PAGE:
• M548 Tracked Load Carrier (TLC): The M548 was an unarmoured logistics variant of the M113. The type was acquired in the early 1970s to replace wheeled logistics carriers within armoured units.[41]

Vietnam War-era modifications[edit]

In common with almost all the other countries that have operated M113s, a number of Australia-specific variants of the type were developed.[42] Operational experience in South Vietnam rapidly demonstrated a need to provide armour protection for the M113's machine gun, as the crew commander who operated the machine gun was highly vulnerable when using the weapon. From August 1965, M113A1s began to be fitted with armoured shields that comprised a front plate and angled wings on each side. They were built by Army workshops in South Vietnam to varying designs, and were similar to shields fitted to the Army of the Republic of Vietnam's M113s.[43][44] While the shields provided some protection, the gun position remained unprotected from the sides and rear.[43]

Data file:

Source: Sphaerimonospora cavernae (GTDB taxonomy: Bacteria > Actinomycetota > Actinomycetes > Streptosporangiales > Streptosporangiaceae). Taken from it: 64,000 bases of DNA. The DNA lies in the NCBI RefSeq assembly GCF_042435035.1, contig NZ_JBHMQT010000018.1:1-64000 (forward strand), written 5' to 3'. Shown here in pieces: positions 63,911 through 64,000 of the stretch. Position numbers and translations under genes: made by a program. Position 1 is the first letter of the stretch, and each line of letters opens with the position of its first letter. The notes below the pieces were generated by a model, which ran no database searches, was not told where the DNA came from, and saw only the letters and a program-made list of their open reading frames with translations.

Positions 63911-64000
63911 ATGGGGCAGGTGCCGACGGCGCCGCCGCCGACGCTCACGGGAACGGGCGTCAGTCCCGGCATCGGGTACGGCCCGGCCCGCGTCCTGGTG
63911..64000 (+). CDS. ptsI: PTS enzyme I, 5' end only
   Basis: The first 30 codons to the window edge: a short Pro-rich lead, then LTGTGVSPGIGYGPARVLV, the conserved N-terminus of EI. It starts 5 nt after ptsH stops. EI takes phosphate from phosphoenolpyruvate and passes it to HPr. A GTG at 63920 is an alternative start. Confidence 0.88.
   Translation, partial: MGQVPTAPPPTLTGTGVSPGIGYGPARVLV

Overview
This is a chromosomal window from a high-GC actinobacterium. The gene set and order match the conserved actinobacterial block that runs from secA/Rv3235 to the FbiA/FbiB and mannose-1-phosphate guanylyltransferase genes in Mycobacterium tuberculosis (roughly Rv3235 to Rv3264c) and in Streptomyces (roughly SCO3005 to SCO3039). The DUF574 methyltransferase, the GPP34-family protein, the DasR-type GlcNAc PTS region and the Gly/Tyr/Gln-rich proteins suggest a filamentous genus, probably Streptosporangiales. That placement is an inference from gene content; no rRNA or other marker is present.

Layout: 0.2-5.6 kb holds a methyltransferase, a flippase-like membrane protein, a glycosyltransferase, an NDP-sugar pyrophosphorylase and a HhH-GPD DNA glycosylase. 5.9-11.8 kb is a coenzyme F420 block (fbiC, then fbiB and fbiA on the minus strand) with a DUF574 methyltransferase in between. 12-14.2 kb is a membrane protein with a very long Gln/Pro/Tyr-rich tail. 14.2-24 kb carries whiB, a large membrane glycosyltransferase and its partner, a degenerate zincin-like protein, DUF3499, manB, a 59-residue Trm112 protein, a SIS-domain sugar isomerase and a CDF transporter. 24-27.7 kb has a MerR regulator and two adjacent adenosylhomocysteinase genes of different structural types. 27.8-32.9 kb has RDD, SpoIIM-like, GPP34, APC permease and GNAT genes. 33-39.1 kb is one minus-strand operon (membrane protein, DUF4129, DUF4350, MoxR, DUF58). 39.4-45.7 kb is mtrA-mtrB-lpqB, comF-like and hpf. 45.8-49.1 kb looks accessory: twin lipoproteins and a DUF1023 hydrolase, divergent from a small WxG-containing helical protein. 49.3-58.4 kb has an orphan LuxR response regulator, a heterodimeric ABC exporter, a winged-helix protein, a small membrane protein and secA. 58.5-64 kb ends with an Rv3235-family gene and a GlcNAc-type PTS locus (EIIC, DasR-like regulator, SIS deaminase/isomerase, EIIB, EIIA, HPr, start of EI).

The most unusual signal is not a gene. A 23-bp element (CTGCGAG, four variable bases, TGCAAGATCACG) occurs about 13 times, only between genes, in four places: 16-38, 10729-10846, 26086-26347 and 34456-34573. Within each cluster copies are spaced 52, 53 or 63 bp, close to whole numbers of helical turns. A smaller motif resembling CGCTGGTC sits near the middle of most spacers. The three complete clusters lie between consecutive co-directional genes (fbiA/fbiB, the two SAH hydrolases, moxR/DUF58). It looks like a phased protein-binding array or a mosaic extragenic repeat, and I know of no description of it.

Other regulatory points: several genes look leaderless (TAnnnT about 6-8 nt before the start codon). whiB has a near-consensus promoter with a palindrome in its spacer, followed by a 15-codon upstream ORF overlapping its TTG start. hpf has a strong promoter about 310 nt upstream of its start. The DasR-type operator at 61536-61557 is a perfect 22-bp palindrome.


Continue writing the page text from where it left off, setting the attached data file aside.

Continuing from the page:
Black and white photo of a soldier with a machine gun
A member of the 4th/19th Prince of Wales's Light Horse firing a 0.5 calibre heavy machine gun from behind a gun shield fitted to a M113A1 APC in August 1965

As an interim measure to improve protection, 19 M113A1s in Vietnam and one in Australia were fitted with Model 74C turrets between September and November 1966. These provided all-round protection, and were armed with two M1919A4 Browning machine guns. The turret was very cramped, and its traverse mechanisms rapidly wore out. All of the Model 74C turrets were withdrawn by December 1968.[45]